Some more bits turned up, so time to make a start on getting the home-brewed points to work. First thing was to add a second tie bar. This isn't cosmetic, it really is needed to keep the gauge correct over the sliding chairs. I know everyone has their way to do tie-bars, this is the way I went, unobtrusiveness being the main aim. Working would be good too. Basically all I do is make two 's's out of wire stripped from some scrap twin-and-earth, with one longer arm and the other squashed flat with

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The Point Of Old Points

With lack of points causing a bit of halt to progress I got to thinking about what exactly to do with the points I had made for a previous, never finished (or started, really) Soddingham. These were designed using Templot and it seemed such a waste not to use them, despite beng flat-bottom rail. The original idea was to put them in the headshunt to the left, with some concrete sleepered track, as an indicator of renewal coming to the station (so many depict defunct lines on layouts these days it

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The Hills Are Alive...

Essentially just so I can ballast the headshunt, scenery has started appearing. For my terra-forming I'm using good old papier mache - not lest because you can make a bucket of wallpaper paste and it lasts days. Peco O gauge point boxes are a brilliant source of good strong cardboard. And then fix the steps in place (about half way between the slightly over-scale oil can and the wall). And add lashings of paper strips. This will get a brown 'undercoat' then flock, static gr

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The Headshunt Is Done(ish)

After a deal of uming and aring about it, the headshunt has been clayed, a bit of ballast pushed in before drying, and then painted with sleeper grime. While still wet, a very dilute black was dabbed onto get the good old oily stains. The sidings will ballasted with clay and black N gauge ash ballast, suitably smoothed where walkways go and washed with sleeper grime and any other yardy colours to hand The first dummy is in place too, working and illuminated (but not at the moment!). T

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The Ground Signal Projects Nears The End

It's been a while since the bog has been updated. Stuffs been going on, but musicy stuff has also been happening so the blog got a bit ignored. So, the dummies... The dummies got assembled in a sort of production line after the first one proved successful. That's seven (I did say somewhat over-signalled!) and one double one. This is essentially like the others, but with just one stand. The LED hole was drilled right through the lower one and the upper ones wires passed through. T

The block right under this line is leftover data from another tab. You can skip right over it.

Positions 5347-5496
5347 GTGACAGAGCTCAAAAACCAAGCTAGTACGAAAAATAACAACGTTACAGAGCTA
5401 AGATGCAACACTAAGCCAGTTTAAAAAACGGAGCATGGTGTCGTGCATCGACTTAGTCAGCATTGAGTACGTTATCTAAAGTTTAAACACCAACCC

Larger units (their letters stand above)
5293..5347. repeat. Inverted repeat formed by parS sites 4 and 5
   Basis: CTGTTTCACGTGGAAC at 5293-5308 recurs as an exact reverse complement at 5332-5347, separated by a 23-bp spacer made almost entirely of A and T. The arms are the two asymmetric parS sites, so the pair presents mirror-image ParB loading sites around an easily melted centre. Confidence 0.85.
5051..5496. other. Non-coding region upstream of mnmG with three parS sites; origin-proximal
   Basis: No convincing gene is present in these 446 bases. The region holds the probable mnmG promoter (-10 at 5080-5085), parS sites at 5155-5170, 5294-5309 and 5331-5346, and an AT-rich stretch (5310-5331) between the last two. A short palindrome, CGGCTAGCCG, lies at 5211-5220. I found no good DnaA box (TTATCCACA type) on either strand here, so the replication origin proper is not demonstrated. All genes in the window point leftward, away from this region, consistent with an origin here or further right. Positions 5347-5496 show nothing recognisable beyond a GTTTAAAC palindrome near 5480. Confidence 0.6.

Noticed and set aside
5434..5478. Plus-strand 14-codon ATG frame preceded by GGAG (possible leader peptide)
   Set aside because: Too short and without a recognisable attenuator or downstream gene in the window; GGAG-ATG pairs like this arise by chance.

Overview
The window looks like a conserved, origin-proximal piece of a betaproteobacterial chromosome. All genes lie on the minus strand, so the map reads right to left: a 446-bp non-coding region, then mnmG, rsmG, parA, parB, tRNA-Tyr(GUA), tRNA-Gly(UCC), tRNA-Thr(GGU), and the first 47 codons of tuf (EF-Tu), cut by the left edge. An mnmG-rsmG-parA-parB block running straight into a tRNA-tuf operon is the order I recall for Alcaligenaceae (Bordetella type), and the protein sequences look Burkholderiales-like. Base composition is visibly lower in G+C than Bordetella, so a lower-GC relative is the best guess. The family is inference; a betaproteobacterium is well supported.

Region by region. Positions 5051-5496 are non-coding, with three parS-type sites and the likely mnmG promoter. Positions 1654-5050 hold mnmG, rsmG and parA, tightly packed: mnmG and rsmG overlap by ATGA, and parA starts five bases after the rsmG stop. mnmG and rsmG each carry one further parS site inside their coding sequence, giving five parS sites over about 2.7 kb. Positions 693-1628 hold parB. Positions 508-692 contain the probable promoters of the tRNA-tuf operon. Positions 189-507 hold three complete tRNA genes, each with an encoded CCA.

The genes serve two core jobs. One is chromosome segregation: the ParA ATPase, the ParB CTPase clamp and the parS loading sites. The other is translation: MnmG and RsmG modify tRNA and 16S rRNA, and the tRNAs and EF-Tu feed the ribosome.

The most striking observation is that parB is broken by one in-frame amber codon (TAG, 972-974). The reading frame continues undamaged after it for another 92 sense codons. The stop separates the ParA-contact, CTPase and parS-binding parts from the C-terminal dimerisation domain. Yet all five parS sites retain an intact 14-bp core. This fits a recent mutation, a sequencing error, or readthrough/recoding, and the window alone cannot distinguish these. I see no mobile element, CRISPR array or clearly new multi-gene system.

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The First Parcel Arrives.

So here we are, a nice parcel arrived... Being in big kid mode, I opened the slip first. There's just something about them, isn't there? Ok, just me then. There's not a lot else to say other than in O it's pretty impressive. And big. So to the 08. Sad old me had watched an unboxing video of one, luckily as it happens, because getting it out of the foam had no obvious route. The bod in the video broke his, so with some trepidation I tried tipping it out into my hand - all was good, except one

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The First Parcel Arrives.

So here we are, a nice parcel arrived... Being in big kid mode, I opened the slip first. There's just something about them, isn't there? Ok, just me then. There's not a lot else to say other than in O it's pretty impressive. And big. So to the 08. Sad old me had watched an unboxing video of one, luckily as it happens, because getting it out of the foam had no obvious route. The bod in the video broke his, so with some trepidation I tried tipping it out into my hand - all was good, except on

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The Dummy Experiment

So here's the LEDs. You can get them with the connections to the LED insulated, but they were out of stock everywhere so I went for these, warm white ones, from Layouts4You. They come ready fitted with a resistor for 12V operation - it seems to make sense to stick to one voltage so all lighting can go on one bus round the layout. Next was to add the arm/disc and the shutter on the back, remembering to add an extra hole in the shutter for the rod that will operate the signal. The lamp

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The Camera Lives!

Not the world's most exciting post, but the camera mentioned yesterday does indeed still breathe. So here's a couple of snaps that make things look so much better. Bit of work to do at the north end...